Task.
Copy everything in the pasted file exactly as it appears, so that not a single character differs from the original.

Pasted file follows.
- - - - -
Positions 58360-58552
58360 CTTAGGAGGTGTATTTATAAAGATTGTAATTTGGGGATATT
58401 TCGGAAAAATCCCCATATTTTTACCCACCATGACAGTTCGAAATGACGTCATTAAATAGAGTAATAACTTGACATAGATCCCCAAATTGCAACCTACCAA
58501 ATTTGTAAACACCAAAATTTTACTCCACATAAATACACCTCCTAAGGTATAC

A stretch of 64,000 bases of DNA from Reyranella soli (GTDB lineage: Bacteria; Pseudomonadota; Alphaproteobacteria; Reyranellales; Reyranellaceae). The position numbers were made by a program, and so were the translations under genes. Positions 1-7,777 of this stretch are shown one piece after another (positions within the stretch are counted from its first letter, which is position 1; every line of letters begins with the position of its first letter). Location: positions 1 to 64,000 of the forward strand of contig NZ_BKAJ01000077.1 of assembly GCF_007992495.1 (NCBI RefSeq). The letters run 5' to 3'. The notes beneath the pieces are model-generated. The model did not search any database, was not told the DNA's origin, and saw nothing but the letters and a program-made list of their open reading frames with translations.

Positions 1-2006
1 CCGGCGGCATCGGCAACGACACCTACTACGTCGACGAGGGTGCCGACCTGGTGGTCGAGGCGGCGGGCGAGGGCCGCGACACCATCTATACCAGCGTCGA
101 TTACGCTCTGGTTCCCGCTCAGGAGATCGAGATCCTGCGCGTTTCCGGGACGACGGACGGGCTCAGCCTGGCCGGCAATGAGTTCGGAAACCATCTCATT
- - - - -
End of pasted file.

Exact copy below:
Positions 58360-58552
58360 CTTAGGAGGTGTATTTATAAAGATTGTAATTTGGGGATATT
58401 TCGGAAAAATCCCCATATTTTTACCCACCATGACAGTTCGAAATGACGTCATTAAATAGAGTAATAACTTGACATAGATCCCCAAATTGCAACCTACCAA
58501 ATTTGTAAACACCAAAATTTTACTCCACATAAATACACCTCCTAAGGTATAC

A stretch of 64,000 bases of DNA from Reyranella soli (GTDB lineage: Bacteria; Pseudomonadota; Alphaproteobacteria; Reyranellales; Reyranellaceae). The position numbers were made by a program, and so were the translations under genes. Positions 1-7,777 of this stretch are shown one piece after another (positions within the stretch are counted from its first letter, which is position 1; every line of letters begins with the position of its first letter). Location: positions 1 to 64,000 of the forward strand of contig NZ_BKAJ01000077.1 of assembly GCF_007992495.1 (NCBI RefSeq). The letters run 5' to 3'. The notes beneath the pieces are model-generated. The model did not search any database, was not told the DNA's origin, and saw nothing but the letters and a program-made list of their open reading frames with translations.

Positions 1-2006
1 CCGGCGGCATCGGCAACGACACCTACTACGTCGACGAGGGTGCCGACCTGGTGGTCGAGGCGGCGGGCGAGGGCCGCGACACCATCTATACCAGCGTCGA
101 TTACGCTCTGGTTCCCGCTCAGGAGATCGAGATCCTGCGCGTTTCCGGGACGACGGACGGGCTCAGCCTGGCCGGCAATGAGTTCGGAAACCATCTCATT